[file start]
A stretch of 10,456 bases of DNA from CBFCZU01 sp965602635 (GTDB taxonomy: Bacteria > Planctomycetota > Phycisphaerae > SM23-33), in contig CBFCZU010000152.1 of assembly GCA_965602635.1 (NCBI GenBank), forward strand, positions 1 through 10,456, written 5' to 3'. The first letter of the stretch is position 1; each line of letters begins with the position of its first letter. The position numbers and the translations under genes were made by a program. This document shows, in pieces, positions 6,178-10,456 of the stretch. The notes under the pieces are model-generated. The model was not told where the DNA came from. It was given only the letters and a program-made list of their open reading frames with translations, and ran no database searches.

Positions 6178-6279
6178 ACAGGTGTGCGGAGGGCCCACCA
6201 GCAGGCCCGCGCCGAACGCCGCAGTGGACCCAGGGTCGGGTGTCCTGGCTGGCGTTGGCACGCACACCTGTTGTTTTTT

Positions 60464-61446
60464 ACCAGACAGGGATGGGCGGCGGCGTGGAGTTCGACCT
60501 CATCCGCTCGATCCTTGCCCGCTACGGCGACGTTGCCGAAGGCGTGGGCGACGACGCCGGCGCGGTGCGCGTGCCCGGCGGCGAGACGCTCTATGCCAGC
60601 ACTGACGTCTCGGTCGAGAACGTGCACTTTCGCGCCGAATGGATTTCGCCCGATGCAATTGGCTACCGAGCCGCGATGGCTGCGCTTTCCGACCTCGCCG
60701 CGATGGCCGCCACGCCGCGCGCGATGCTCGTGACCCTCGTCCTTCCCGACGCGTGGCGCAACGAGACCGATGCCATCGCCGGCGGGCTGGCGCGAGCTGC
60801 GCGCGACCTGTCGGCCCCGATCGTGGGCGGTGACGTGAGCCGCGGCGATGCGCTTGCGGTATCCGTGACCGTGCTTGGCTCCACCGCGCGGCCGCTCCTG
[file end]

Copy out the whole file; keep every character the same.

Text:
A stretch of 10,456 bases of DNA from CBFCZU01 sp965602635 (GTDB taxonomy: Bacteria > Planctomycetota > Phycisphaerae > SM23-33), in contig CBFCZU010000152.1 of assembly GCA_965602635.1 (NCBI GenBank), forward strand, positions 1 through 10,456, written 5' to 3'. The first letter of the stretch is position 1; each line of letters begins with the position of its first letter. The position numbers and the translations under genes were made by a program. This document shows, in pieces, positions 6,178-10,456 of the stretch. The notes under the pieces are model-generated. The model was not told where the DNA came from. It was given only the letters and a program-made list of their open reading frames with translations, and ran no database searches.

Positions 6178-6279
6178 ACAGGTGTGCGGAGGGCCCACCA
6201 GCAGGCCCGCGCCGAACGCCGCAGTGGACCCAGGGTCGGGTGTCCTGGCTGGCGTTGGCACGCACACCTGTTGTTTTTT

Positions 60464-61446
60464 ACCAGACAGGGATGGGCGGCGGCGTGGAGTTCGACCT
60501 CATCCGCTCGATCCTTGCCCGCTACGGCGACGTTGCCGAAGGCGTGGGCGACGACGCCGGCGCGGTGCGCGTGCCCGGCGGCGAGACGCTCTATGCCAGC
60601 ACTGACGTCTCGGTCGAGAACGTGCACTTTCGCGCCGAATGGATTTCGCCCGATGCAATTGGCTACCGAGCCGCGATGGCTGCGCTTTCCGACCTCGCCG
60701 CGATGGCCGCCACGCCGCGCGCGATGCTCGTGACCCTCGTCCTTCCCGACGCGTGGCGCAACGAGACCGATGCCATCGCCGGCGGGCTGGCGCGAGCTGC
60801 GCGCGACCTGTCGGCCCCGATCGTGGGCGGTGACGTGAGCCGCGGCGATGCGCTTGCGGTATCCGTGACCGTGCTTGGCTCCACCGCGCGGCCGCTCCTG